# Overlaying an x-axis density plot with a 2D plot

``````library(fivethirtyeight)
library(tidyverse)
data("biopics")

df <- biopics %>%
filter(!is.na(box_office))
``````

I'd like to have two plots appear in the same plot area (not faceted or aligned, but actually one atop the other).

The first being a density plot of `year_release`.
The second being a plot of `log10(box_office)` vs `year_release` as a scatter plot.

`log10(box_office)` has a range of ~2 to ~10
the density of `year_release` has a range of 0 to ~0.4

My attempts to plot the two on the same time plot have been using the secondary axis functionality.

``````df %>%
ggplot() +
geom_density(aes(x = year_release)) +
geom_point(aes(x = year_release, y = log10(box_office))) +
scale_y_continuous(sec.axis = sec_axis(~. * 20, name = "log10(box_office)"))
``````

I chose to scale the secondary axis up by a factor of 20 because
0.5 * 20 = 10, which is around the maximum value of `log10(box_office)`

But this doesn't seem to produce anything like the desired effect.
Any thoughts for what I could do differently?

1 Like

I think you need to divide your log10(boxoffice) values by 20 so they match well with the density values. Then you can scale the second y axis to have labels that are 20 times bigger than those on the primary axis. The plotting will be done with respect to the primary axis. The secondary axis is just for labeling.

I tried doing that, but it didn't change anything about the plot.
Also, since the density was the first plot, the secondary plot is normally scaled by the range of the values of the first plot.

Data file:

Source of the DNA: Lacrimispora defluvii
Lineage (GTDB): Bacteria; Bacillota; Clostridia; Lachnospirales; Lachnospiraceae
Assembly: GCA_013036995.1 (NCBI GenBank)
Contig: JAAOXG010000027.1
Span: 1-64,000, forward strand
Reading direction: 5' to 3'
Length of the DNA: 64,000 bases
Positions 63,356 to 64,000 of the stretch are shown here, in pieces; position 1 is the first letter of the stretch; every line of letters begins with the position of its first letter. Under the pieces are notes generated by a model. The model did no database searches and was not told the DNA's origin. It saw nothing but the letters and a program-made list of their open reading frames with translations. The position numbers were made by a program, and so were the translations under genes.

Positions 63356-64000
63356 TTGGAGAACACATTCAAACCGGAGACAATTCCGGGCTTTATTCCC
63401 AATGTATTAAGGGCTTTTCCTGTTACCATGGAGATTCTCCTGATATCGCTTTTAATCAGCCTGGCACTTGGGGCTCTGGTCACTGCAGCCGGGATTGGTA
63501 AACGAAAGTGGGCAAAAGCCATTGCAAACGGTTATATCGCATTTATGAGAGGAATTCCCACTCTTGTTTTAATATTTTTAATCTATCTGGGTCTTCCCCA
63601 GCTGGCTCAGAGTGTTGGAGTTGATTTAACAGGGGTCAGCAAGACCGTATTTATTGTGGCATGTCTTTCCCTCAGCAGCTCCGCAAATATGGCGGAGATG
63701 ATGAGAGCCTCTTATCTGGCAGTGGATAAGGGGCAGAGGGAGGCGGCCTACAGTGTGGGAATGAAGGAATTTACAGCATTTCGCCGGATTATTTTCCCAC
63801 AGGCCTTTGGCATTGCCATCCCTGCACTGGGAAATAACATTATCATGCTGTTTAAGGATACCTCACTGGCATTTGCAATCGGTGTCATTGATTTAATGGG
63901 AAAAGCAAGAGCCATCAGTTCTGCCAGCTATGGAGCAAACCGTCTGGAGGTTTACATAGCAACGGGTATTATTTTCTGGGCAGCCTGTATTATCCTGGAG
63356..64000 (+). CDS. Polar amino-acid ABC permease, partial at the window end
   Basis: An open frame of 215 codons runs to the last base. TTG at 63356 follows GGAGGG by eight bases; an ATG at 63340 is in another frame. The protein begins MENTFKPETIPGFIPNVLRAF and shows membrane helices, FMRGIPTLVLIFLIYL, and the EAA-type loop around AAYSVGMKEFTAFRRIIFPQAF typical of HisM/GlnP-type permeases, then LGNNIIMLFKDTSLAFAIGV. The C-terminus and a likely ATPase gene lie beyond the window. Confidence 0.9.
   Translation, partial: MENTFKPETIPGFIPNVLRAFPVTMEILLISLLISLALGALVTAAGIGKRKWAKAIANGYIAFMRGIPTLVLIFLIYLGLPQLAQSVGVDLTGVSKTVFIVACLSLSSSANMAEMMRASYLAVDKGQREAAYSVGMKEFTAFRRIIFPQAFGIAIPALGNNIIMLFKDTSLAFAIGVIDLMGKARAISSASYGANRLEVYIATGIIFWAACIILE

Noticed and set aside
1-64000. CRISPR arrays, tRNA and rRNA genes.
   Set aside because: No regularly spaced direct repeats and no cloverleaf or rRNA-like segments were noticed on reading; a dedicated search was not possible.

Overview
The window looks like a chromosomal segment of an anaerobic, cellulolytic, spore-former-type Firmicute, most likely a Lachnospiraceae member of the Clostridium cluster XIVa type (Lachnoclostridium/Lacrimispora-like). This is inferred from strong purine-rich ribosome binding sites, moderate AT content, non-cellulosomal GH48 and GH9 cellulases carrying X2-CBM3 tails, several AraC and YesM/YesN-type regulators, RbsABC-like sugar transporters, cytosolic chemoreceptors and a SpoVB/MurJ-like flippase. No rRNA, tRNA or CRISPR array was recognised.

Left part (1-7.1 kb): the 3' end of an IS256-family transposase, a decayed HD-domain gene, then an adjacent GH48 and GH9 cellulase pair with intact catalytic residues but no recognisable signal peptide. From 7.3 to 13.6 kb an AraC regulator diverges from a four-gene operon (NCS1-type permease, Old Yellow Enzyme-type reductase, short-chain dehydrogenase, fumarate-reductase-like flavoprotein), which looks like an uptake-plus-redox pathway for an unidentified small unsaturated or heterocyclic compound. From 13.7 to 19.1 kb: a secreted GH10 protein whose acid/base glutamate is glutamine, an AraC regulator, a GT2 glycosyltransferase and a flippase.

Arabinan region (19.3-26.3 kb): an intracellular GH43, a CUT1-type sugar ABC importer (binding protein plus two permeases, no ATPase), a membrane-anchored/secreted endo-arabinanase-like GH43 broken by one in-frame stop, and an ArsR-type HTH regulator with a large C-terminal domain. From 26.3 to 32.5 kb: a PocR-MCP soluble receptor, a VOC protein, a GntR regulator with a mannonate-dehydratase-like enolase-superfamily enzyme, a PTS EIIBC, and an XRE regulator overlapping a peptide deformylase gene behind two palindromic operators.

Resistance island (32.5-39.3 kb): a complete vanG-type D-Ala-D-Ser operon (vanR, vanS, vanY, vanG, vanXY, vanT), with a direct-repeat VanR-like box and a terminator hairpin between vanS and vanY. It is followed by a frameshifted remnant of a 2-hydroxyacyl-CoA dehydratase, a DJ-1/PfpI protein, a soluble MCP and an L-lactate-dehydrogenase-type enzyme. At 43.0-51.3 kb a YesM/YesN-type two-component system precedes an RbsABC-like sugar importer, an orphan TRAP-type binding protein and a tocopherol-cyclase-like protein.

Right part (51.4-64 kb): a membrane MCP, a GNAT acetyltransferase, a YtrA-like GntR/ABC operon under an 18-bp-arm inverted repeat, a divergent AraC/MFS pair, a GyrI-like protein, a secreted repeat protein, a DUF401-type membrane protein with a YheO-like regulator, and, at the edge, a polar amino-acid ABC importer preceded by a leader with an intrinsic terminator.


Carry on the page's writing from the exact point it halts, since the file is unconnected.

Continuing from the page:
Changing the order of the plots doesn't seem to matter though. No matter the order of the plots, the density plot looks like a tiny blip and the only thing that really shows up is the `geom_point` plot.

This isn't exactly what you are doing but it shows how to scale data with max values similar to yours to appear on a single plot with two y axes.

``````library(ggplot2)
suppressPackageStartupMessages(library(dplyr))
DF <- data.frame(Year = 2008:2020,
Density_Year_Release = 2 * dnorm(seq(-6, 6, 1), 0, 2),
log10_Box = runif(13, min = 2, max = 10))
DF
#>    Year Density_Year_Release log10_Box
#> 1  2008          0.004431848  2.919972
#> 2  2009          0.017528300  2.031263
#> 3  2010          0.053990967  2.285790
#> 4  2011          0.129517596  7.423009
#> 5  2012          0.241970725  2.069733
#> 6  2013          0.352065327  5.963712
#> 7  2014          0.398942280  2.037093
#> 8  2015          0.352065327  5.933777
#> 9  2016          0.241970725  4.789759
#> 10 2017          0.129517596  5.975399
#> 11 2018          0.053990967  3.479170
#> 12 2019          0.017528300  9.727424
#> 13 2020          0.004431848  7.550284
DF <- DF %>% mutate(AdjBoxOffice = log10_Box/20)
ggplot(DF) + geom_line(aes(x = Year, y = Density_Year_Release)) +
geom_point(aes(x = Year, y = AdjBoxOffice)) +
scale_y_continuous(sec.axis = sec_axis(~. * 20, name = "log10(box_office)"))
`````` Created on 2020-04-08 by the reprex package (v0.2.1)

Density ranges from almost `0` to almost `0.4`, which is always going to be a blip on the radar unless `box_office` can be scaled down to match a similar range.

``````library(fivethirtyeight)
library(tidyverse)
data("biopics")

df <- biopics %>%
filter(!is.na(box_office))

df %>%
ggplot() +
geom_density(aes(x = year_release)) +
geom_point(aes(x = year_release, y = log10(box_office)/250)) +
scale_y_continuous(sec.axis = sec_axis(~. * 20, name = "log10(box_office)/250"))
`````` Created on 2020-04-08 by the reprex package (v0.3.0)

Probably the better alternative is to compress using \$10,000,000,000 bills or whatever denomination is required to squeeze into the interval

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